Make Most Important Information Retainable! How do you remember things? Does it have anything to do with longwinded speeches? I’m going to go out on a limb and say no and your trainings shouldn’t either. Most people retain information provided in small chunks with memorable over arching themes. Take the top 10 takeaways from your training and make up an acronym for them and most importantly if you have a multicultural workforce make sure you are providing information in a way that all of your workers will understand.

Tackle the “It Could Never Be Me” Mindset!  If your workers are like most people, they see tragedy on t.v. on a daily basis and have become desensitized to the possibility that anything bad could ever actually happen to them. Take that thinking away from them. Show them examples of real tragedy, if you have accidents or near misses that have occurred in your facility even better. Instead of telling your workers about the consequences show them!

You’ve Trained Them, Now What? Training is only the first step in your workers actually retaining what they have learned. Make sure to follow up with them after the fact. Visit them in the actual environment they are working in and hold a refresher course. Reiterating the main takeaways of your teachings, on the job while your workers are performing the actual activities that you had spoken about will help them to remember the safety processes better and how they fit into their work flow.


Is There A Tie Between Workplace Safety and Community?

Work Safety and Community

An interesting thought: how much of worker safety should be a priority for their employer. While workers spend most of the time in the workplace, once they leave do they forget the basics of their safety training? Also, if workplaces have effective safety training in place, do workers remember the important principles and apply them in their personal life? And lastly, if workplaces invest in creating a healthy community around them does that in turn provide them with a better candidate pool when looking to fill positions?

If you asked most workers I doubt they would be jumping for joy at the prospect of their employer trying to control what they do outside of work.  The word “control” makes all the difference. While workplaces should not try and force their way into the decision making process of their workers in their free time perhaps a company that is more involved in community enrichment projects will experience a return on investment. A study by the Robert Wood Johnson Foundation points to suggesting this very idea that “workers in poor health tend to be located in U.S. counties with poor health” which suggests the opposite is also true.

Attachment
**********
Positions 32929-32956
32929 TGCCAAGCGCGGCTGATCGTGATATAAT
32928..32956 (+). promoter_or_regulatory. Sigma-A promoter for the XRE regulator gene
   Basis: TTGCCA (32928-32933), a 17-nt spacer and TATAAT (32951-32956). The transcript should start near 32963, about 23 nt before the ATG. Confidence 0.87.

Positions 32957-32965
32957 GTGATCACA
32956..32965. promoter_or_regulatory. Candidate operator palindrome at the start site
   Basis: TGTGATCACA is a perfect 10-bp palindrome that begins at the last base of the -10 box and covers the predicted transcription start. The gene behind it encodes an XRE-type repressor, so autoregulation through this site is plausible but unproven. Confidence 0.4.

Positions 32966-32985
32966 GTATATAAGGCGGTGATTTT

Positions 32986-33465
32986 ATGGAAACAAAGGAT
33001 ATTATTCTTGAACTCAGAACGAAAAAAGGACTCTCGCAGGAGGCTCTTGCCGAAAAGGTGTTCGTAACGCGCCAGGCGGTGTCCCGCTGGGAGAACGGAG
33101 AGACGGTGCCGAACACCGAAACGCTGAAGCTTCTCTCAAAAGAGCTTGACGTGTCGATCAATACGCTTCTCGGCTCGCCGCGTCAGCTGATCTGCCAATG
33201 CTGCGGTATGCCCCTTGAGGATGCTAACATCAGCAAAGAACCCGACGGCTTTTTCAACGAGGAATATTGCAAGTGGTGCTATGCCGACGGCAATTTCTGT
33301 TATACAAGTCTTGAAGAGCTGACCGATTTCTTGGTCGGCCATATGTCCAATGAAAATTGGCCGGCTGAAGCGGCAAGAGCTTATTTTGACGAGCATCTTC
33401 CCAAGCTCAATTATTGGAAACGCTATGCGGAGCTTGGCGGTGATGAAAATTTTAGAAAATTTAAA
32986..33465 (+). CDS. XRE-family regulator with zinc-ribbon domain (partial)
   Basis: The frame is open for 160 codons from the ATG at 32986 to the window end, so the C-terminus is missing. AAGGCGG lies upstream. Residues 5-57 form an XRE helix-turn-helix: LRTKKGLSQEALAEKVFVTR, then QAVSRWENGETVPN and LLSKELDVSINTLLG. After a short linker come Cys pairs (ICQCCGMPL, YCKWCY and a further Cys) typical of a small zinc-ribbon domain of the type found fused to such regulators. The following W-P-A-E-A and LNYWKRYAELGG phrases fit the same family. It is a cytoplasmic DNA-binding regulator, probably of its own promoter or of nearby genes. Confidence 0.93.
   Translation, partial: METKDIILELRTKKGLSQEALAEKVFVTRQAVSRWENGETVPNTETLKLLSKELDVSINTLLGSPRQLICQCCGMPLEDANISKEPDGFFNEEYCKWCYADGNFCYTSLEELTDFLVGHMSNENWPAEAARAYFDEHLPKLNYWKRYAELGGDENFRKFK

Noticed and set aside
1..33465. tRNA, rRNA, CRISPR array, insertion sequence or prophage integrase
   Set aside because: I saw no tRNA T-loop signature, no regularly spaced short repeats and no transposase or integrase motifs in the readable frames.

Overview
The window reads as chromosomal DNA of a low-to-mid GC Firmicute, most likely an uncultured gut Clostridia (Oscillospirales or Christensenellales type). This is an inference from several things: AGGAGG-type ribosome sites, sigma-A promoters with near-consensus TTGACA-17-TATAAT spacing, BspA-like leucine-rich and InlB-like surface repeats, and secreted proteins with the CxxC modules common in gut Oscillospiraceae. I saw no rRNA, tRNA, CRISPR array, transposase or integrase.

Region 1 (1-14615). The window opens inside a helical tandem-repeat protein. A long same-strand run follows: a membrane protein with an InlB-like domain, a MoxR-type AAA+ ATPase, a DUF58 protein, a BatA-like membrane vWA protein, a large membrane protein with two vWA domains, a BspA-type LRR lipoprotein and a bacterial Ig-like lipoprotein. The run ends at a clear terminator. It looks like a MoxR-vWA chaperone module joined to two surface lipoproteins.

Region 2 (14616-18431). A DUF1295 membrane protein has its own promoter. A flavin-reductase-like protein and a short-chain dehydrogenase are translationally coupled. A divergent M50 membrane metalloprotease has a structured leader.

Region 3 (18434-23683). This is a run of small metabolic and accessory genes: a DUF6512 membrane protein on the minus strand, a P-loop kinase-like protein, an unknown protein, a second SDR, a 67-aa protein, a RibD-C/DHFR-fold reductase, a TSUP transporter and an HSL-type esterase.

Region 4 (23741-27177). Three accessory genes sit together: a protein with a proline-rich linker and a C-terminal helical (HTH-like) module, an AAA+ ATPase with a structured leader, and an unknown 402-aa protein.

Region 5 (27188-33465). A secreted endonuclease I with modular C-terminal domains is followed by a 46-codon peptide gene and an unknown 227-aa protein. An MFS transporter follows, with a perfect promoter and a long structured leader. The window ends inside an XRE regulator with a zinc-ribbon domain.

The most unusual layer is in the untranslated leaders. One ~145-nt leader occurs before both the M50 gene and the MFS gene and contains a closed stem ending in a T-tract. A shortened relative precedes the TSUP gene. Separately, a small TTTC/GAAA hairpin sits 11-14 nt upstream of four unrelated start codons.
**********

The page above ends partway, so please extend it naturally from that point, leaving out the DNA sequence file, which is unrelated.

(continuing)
Do you think workplaces have an obligation to the communities that they call home? Do you agree with the findings of this Robert Wood Johnson Foundation, or are the health choices and condition of those in a community solely because of how those people choose to live their lives?

#Thingsthatmakeyougohmmmmmmmm?


Workplace Safety News Roundup

Workplace Safety News

Keeping track of new OSHA regulations and taking advantage of supplemental safety training and reading materials makes a big difference in the success of the programs you implement in your workplace. Seeing what others are doing both for the better and worse help mold an all encompassing safety initiative. Here is a sampling of some of the news buzzing around workplace safety this month.

Case Study: When Safety Issues Pile Up, It Could Mean Closing Your Doors

When safety procedure failures begin to pile up it gets even more difficult to get out from under them, as a Texas based creamery just found out first hand. Demands don’t stop for lost fingers, threats of contamination or broken down/ nonexistent lockout procedures.

When you are a smaller company on the cusp of hitting it big, the last thing you want to do is shut down production for maintenance, and as stress and the pressure of producing builds, so do the signs of trouble ahead.

Read More Here

Are These Holiday Hazards Around Your Workplace?

Those bells will be ringing soon enough. The holidays are upon us, so what does that have to do with your workplace safety planning?

If you are part of a facility that hires temp workers for busy season, has an increase of grounds traffic or just likes to take part in the holiday festivities with decorations of any kind, there are important steps your facility should be taking to make sure everyone makes it through the season all shiny and bright.

Read More Here

It’s Going to Cost You More For Those OSHA Safety Violations

How does an 80% increase in OSHA fines sound? Legislation has already been agreed upon by Republicans in Congress and the Obama administrations which implies that this is a done deal.

This “catch up adjustment” will come all at once and dates back to the last time OSHA fines were increased in 1990.

All that is left now before the bill is made official is…

Read More Here

Eliminate 11 Workplace Hazards Through Facility Maintenance

The last thing anyone is worrying about this time of year is if the floor has been properly swept in the last week. While housekeeping often falls to the bottom of the priority list during busy times throughout the year, it is an essential part of any efficient facility.

When a facility has a well thought out plan for workplace housekeeping and maintenance these 11 hazards are virtually eliminated.

Read More Here